Legacy of family continues at the Russell Home for Atypical Children

Special needs home was first in Florida, established in 1951

The Russell Home for Atypical Children became the first of its kind in Florida in 1951, a licensed home for kids with special needs.
The Russell Home for Atypical Children became the first of its kind in Florida in 1951, a licensed home for kids with special needs.

ORLANDO, Fla. – The Russell Home for Atypical Children became the first of its kind in Florida in 1951, a licensed home for kids with special needs.

Today, their mission to provide a family environment to all the residents remains the same.

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Family is the key word here. Betty Turner’s grandmother, Vantrease Russell, started the home when her doctor asked if she could care for a child with special needs.

Russell had seven children of her own but offered to help, in her words, “To see if it would work out.”

From that point on, caring for children with special needs became her lifelong mission, one that has been passed down through generations.

“I believe my grandmother always put things in our head when we were little,” Turner remembered. “She would teach us what I think she wanted us to do when we were older.”

Today, Turner is the nonprofit’s administrator and her sister is the director.

“Back in the ’40s, ’50s and ’60s, there were no homes. There were institutions,” Turner said. “So I feel like grandma’s home is very special because it is a home.”

It’s also special because it relies completely on private funding. Twenty-four residents of all ages live at the Russell Home, and many have lived there since they were children. The oldest is 73. He arrived when he was two.

Turner said she remembers a time when families would drop their kids off at her grandmother’s small home.

“It was a different time,” Turner said, adding that most of the residents don’t have family that visit.

Despite that, laughter and celebration fill the home which now exceeds 9,000 square feet and includes dorms, a large kitchen, several classrooms and a theater. Jeannie Flynt has taught at the Russell Home for 11 years.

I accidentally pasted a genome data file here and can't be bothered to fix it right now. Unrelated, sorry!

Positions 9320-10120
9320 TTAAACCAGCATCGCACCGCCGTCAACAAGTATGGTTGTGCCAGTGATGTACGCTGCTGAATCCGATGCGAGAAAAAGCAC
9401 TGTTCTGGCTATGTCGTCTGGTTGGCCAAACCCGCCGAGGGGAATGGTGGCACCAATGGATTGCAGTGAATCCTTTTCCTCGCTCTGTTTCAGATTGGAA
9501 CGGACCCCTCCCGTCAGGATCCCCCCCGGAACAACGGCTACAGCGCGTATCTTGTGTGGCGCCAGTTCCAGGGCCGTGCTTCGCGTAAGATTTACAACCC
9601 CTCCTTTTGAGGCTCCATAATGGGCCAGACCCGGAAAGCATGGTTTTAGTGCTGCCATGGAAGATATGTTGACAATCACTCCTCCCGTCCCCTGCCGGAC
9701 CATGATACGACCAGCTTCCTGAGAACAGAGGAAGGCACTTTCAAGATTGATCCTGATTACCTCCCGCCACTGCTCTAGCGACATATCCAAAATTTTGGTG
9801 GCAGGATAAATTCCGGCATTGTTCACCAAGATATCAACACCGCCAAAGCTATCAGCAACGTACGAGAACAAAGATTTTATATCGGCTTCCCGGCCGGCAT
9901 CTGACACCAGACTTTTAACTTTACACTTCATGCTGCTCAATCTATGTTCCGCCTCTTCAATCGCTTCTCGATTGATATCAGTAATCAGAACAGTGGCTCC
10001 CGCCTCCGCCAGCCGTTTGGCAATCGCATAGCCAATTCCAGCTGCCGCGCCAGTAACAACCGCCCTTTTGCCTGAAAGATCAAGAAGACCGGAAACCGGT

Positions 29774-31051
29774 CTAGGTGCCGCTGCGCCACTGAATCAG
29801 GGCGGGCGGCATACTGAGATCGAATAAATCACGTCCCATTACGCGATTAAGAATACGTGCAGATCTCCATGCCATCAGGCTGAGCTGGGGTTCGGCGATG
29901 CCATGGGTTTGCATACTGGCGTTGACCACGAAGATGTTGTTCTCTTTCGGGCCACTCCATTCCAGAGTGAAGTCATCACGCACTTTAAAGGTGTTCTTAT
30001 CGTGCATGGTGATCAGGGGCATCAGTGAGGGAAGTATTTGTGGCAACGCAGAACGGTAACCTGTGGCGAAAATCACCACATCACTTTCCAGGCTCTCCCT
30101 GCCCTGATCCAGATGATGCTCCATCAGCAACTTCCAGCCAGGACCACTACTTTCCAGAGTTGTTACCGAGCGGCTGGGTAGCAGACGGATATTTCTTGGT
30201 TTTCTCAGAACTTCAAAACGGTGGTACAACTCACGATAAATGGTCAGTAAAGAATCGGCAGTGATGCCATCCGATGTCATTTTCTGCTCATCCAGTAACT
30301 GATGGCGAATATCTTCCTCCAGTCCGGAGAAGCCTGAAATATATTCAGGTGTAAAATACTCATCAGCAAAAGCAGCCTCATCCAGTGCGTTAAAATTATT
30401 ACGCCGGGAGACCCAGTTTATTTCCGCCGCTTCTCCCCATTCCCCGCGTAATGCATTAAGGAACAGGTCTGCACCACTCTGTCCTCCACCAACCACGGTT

“These kids are like brothers and sisters,” Flynt said. “They fight, they argue and they love. It’s amazing. It’s a home.”

Flynt’s son Matthew is also with special needs and comes to work with her.

“There’s never a bad day here, never,” Flynt said. “I don’t care what kind of mood you’re in, you can come here and you will be laughing. They can make you smile no matter what.”

Gracy Waddell agrees. She has been a caregiver for 11 years.

“When you come in here, you feel nothing but love,” Waddell said. “If you’re sad, you forget all about that. They make you feel so happy.”

Troy Huber volunteers several times a week.

“When I’m not working, I’m here,” Huber said, adding that he’s often here up to 10 hours a day doing everything from yard work to kitchen duty. “These kids have changed my life.”

“We have an amazing staff and volunteers,” Turner said. “They are family and they don’t act like caregivers. They love what they do and it shows in the way our children are.”

“Grandma Russell said to love children and love them unconditionally,” Huber recalled. “And it’s here all the time. I see it all the time.”

The Russell Home For Atypical Children relies on monetary and supply donations, as well as proceeds from its thrift store. If you think you can help, contact them at russellhome.org


About the Author:

Paul is a Florida native who graduated from the University of Central Florida. As a multimedia journalist, Paul enjoys profiling the people and places that make Central Florida unique.